Wednesday, June 20, 2012

I have finished a novel and if ever it was my baby then now it is only a terrible teenager that loathes me and my parentage

I just finished the last edits on my sixth novel, "Suicide City." It feels so incredibly good to be done. Of all the reasons it could feel good to be done, though, I think I'm just incredibly glad to be finished with this monster.

I should be glad that my sixth novel is the first I intend to submit to agents and editors with vim and zeal. I should also be glad that it is a novel of which I am in the main proud, which I actually completed and upon which I affected multiple revisions/rewrites, and which ends as strongly as it begins (endings being always, for me, the hardest thing about writing stories--short or long). But I am mostly just glad that, barring the interest of some publishing-industry professional, I will never have to look at these 85,000 words again.

Some people say that their projects--whether art, some business venture, or whathaveyou--are their babies. "Suicide City" was a grim enough baby when it was born (although it's really not as grim as the title suggests). But over time it matured and one day I turned around and it was no longer a baby. It was a grown thing with ideas of its own, a will of its own, and very little regard for the wishes of its parent. Not that my wishes for it ever really changed, mind you. It's just like that boy the father desperately wants to have play football, but who grows up to be a sensitive artiste. Or like how Hitler didn't really think France and England would come to the aid of Poland. In short, I cannot fathom the soul of my own offspring, because in it I can no longer entirely see my own self. I see only it: the book that has become a novel.

And that is another good reason not to work on this thing anymore. Actually, for most of this round of edits, I was convinced that I'd need to take another pass at it, basically just to cut words out and clean it up. But by the end of this pass through the manuscript, there were whole "editing sessions" where I would simply lean back in my chair and groan. I wouldn't even edit: just groan and wish it were done. That doesn't usually happen to me when I'm writing, but I think I hit the point where the novel had become impenetrable to me in any critical fashion. Not that it was bad, or that I didn't like it, but that I could no longer see it with a clear eye. It is reified, now. It is a novel, now, and not just a work in progress. And so it will pass out of my hands, and if someone out there wants to help me take it to the next stage, I will be very glad. But "Suicide City" has, quite literally, a story of its own now, and I can't really seem to think what else to do with it. It's grown up.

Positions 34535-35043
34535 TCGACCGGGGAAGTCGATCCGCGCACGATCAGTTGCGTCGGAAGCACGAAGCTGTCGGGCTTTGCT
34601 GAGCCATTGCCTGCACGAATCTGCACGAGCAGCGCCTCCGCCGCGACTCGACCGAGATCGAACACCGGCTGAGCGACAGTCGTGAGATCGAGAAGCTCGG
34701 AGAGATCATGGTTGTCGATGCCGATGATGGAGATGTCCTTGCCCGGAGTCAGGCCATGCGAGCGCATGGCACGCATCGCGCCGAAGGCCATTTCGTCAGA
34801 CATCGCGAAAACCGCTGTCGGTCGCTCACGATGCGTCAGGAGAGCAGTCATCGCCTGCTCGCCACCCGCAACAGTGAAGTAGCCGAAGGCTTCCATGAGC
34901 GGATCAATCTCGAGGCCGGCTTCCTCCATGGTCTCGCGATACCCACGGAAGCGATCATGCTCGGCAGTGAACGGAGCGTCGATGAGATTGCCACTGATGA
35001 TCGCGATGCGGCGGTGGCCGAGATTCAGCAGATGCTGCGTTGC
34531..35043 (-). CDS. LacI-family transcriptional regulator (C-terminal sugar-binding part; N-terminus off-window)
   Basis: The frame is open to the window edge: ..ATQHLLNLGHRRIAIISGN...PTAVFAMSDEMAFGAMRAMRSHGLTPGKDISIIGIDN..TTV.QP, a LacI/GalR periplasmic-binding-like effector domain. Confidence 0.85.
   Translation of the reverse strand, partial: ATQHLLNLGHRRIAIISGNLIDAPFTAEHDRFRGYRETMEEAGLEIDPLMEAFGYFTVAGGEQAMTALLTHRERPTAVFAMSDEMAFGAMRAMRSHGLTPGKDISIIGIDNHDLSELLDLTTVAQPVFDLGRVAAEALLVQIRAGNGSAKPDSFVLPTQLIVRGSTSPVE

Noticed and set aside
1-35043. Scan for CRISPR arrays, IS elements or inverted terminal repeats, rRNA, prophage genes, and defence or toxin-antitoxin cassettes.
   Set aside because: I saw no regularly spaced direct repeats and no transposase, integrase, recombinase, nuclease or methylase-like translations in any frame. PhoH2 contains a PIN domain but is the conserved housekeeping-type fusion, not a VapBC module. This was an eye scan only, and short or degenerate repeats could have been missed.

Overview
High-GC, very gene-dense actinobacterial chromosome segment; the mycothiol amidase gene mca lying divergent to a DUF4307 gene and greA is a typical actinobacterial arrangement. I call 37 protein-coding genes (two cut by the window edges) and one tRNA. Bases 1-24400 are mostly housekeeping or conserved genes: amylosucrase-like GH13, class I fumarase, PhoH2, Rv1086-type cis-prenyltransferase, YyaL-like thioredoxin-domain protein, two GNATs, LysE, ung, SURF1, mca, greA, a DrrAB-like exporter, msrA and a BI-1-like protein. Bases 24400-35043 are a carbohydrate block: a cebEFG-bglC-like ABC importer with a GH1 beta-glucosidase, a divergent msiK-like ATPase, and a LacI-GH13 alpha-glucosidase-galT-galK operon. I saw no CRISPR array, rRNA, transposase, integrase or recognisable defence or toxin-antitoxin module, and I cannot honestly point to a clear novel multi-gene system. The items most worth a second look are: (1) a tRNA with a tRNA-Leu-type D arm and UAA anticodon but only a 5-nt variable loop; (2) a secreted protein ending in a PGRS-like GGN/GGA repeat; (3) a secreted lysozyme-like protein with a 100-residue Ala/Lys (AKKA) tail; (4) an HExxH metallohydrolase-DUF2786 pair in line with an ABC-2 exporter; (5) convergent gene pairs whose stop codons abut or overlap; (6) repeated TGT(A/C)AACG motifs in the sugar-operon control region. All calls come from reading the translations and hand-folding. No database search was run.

Still another reason it is good not to work on "Suicide City" any longer is twofold: because of the odds, and because of the distortion of value that occurs with vested interest. Shopping my short fiction around the short fiction marketplace has taught me that one can expect little in return for the enormous amounts of effort one puts in, and at best a general rule like "try to sell a hundred things, maybe find one person who's maybe interested in one thing" can be adopted. That my sixth novel is the first I try to sell is because the others were horrible, and as such my chances of success are quite low. But there will be a seventh novel, which will better the odds, and which, besides, will be a better novel (the other rule having been learned en route to moderate short fiction success being, "the crap becomes less crappy the more crap you crap"). The second fold as mentioned above is that if I continued to work on this one novel, I'd risk ending up like all those indie authors on Twitter who tweet, over and over and over again, about how great their one book is. One book is never great, and even a dozen books may contain only one good book. (This lesson is learned not just by submitting your fiction to magazines, but also by looking for books and magazines worth reading. Not even everything that is bought, paid for and published is any good.) I have to move on to other things, or risk stagnating, or just believing far too much in this one project.

So I am really super glad right now that I have decided this work can go in my "COMPLETE" folder (yes, it is really in all caps, that's my bag). I put my foot down at the end and actually didn't even re-edit the last two chapters. One of them had to be re-written a few days ago anyway, and the other was super solid. That is how I justify that decision, but mostly I just want to see what value this thing might have for others and, if none, disown it, because I can no longer do anything with it. I don't want it at all to sound like I'm not happy with it: the opposite is true. But a million more projects exist to be undertaken in the future, and I'm just happy that I finished it and that, despite the fact this baby became a beast, I like it.



  1. Awesome. I can't wait to read it.

  2. This is a pretty big day. Congratulations!

  3. Thanks, gentlemen. Only problem is now I don't know what to do next...